(In the days and weeks to come, I’ll be starting a new blog series, “Loca for Local” where I will share my favorite spots in the Shenandoah Valley for good food, fun, and shopping. Today’s article is a quick glance into why supporting local business is important.)
Every day we are surrounded by choices. We choose where we eat, what we wear, who we talk with, what we buy, and thousands of other choices every moment of every day. Sometimes we make the same choices over and over again without noticing the effects our choices have on those around us and things we value most. A lot of times we never connect the dots between what we do and what that may lead to.
That was how I lived for many years. I took long showers and left lights on without thinking about the effects on the environment, I tried to find the best bargain for my dollar without wondering why things were so cheap, and I spent hundreds of dollars per month on food paying companies that were (and are) destroying my neighborhood and country.
And then I woke up.
With the help of some awesome movies: “Wal-Mart: The High Cost of Low Price” (available on Hulu, Netflix, and YouTube) and “Food, Inc.” (available on Netflix) and a great book “Animal, Vegetable, Miracle: A Year of Food Life” by Barbara Kingsolver, I realized that things in chain restaurants and fast food and big business supermarkets were cheap for a reason. They exploit their employees, they bully distributors into giving them lower prices that smaller businesses can’t compete with, they sell subpar products, they harm the land and animals they harvest, they send jobs overseas and keep workers in slave-like conditions, and they put local companies out of business.
Unfortunately, they do this while keeping a “super-American” image, tricking people into thinking they are supporting American jobs and products, when in reality they are doing the exact opposite.
Once you realize this, you might think two things:
1. I can’t afford anything different.
2. I’m too small to make a difference.
Here are my thoughts towards that…
1. If you buy at local grocery stores, farmer’s markets, farms, thrift stores, restaurants, etc., you’ll probably end up paying the same amount or less. When I stopped shopping at Wal-Mart and switched to Red Front (a locally-owned supermarket) and the Harrisonburg Farmer’s Market, I actually ended up saving money. How did that happen? Well, the thing is Red Front put coupons in the aisles so I can get deals…Wal-Mart puts more crap I don’t need in the aisles on purpose so you end up buying things you didn’t come in the store for (I have this on source from my hubby who managed one in Mexico, it’s actually their strategy to trick you into buying more). Also, buying fresh ingredients and making my own food instead of packaged food saved me a chunk of change. Also, it was waaaaaaay less stressful. I hate shopping. Yet going to the farmer’s market is fun for me (that’s a big thing, me liking shopping, you can ask family and friends!). Also a “value” meal at fast food costs about the same (or sometimes more!) than getting a better meal (healthier and more delicious) at a local restaurant/food truck. In the end, you come out even. It’s just making smarter choices.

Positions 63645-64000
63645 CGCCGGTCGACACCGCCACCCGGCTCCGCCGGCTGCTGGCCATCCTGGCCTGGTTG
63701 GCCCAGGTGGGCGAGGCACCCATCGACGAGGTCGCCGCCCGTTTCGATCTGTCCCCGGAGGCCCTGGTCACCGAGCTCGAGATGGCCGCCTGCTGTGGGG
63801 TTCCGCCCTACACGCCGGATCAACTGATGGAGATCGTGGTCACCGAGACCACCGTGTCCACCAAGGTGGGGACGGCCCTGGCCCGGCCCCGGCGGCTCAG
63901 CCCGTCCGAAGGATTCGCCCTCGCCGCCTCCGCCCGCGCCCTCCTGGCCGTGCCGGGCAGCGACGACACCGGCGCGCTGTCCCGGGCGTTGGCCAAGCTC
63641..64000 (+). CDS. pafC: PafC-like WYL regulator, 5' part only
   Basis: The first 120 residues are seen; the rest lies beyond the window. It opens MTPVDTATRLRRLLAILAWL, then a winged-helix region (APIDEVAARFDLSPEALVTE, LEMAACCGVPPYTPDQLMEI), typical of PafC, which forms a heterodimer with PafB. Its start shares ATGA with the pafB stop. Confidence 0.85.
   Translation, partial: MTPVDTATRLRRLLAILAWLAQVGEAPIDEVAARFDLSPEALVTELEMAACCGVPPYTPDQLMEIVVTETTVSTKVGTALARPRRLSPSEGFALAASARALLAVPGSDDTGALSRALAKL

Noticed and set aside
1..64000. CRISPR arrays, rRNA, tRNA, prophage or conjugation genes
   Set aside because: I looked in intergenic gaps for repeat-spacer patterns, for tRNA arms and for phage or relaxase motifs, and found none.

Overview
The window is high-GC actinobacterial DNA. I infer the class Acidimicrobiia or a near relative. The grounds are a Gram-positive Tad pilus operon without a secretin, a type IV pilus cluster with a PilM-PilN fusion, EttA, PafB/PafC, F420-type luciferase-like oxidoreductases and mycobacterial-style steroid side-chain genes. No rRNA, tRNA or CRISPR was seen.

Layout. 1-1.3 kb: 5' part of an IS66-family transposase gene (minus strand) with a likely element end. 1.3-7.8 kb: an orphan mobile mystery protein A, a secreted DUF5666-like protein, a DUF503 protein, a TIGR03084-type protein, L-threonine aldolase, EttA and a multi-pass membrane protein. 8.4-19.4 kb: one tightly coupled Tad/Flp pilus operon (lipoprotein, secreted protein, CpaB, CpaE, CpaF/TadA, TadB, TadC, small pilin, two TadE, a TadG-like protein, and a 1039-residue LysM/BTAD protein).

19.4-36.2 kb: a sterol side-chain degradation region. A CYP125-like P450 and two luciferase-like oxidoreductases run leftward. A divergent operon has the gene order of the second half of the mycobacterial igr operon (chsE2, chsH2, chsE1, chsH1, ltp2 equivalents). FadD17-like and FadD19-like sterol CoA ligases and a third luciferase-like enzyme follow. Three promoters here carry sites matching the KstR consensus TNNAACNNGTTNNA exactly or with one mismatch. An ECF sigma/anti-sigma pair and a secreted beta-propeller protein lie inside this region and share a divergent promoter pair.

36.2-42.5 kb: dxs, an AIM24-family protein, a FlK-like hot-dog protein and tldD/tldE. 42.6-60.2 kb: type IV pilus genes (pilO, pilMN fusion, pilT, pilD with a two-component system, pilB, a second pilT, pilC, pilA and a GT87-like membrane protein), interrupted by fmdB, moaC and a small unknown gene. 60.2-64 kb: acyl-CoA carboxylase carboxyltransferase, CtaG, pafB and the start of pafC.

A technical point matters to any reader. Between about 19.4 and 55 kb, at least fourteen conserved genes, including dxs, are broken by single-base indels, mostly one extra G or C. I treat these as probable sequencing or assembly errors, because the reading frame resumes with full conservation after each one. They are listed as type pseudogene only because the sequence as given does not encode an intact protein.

(Charis Eco Farm) (Garcia’s Artesanias)
2. Where you put your money does matter. Just add up how much you spend on food in one month. It’s a lot. Multiply that by twelve and that’s a bundle for one year. Maybe an average couple might spent $100/week on food (just a guesstimate, people, don’t get in an uproar!), which is $400 per month, which is $4,800 per year. Almost five thousand dollars! That means five thousand (or whatever your calculation came up to) of your hard-earned dollars can either go to helping your own communities and local business, or to big business companies that don’t care enough to make sure your food is safe. Every little bit counts. Everyone matters in a community. You matter and so do those around you.
(sewing class at Ragtime Fabrics)
In the end, it is up to you what you do with your money. I make a conscious choice about where I spend mine. It’s all about choice. You can choose to put your money towards a business that exploits people and kills local economy or towards a business that is the local economy. It’s up to you and me. We vote with our feet (and our wallets).
(drinking Three Brothers Ale)
It’s not hard to make the switch from big business to local. In the days and weeks to come, I’ll give my favorite local spots in the Harrisonburg area to eat and chill locally, but here are some ideas of what you can do in your neck of the woods…
- Instead of eating out at a chain restaurant, try that restaurant in town you’ve always wanted to check out!
- Johnny Appleseed’s *Blue Mountain Brewery
- Craving fast food, visit a local diner or food truck! They’ll probably be just as fast!
- Go to a thrift store the next time you want clothes. (Make sure to wash and dry them in the dryer! No bed bugs, please!)
- Visit a local hardware store instead of a big business. You might find the prices are even better! Also, people will be much more friendly and helpful!
- Shop at a small, locally-owned supermarket or your local farmer’s market. The fresher the food, the better the taste!
- (Charis Eco-Farm) * (“The Egg Lady”)
- Ask a friend or family member about their favorite local spot. Or search online! Nowadays all the information is right at your fingertips!
Okay, that’s it for me today. Stay tuned for later this week when I let you in on my favorite taco truck in the ‘burg, Delgado’s Antojitos Mexicanos!
(eating a torta loca at Delgado’s)
Read more reasons I love eating local here.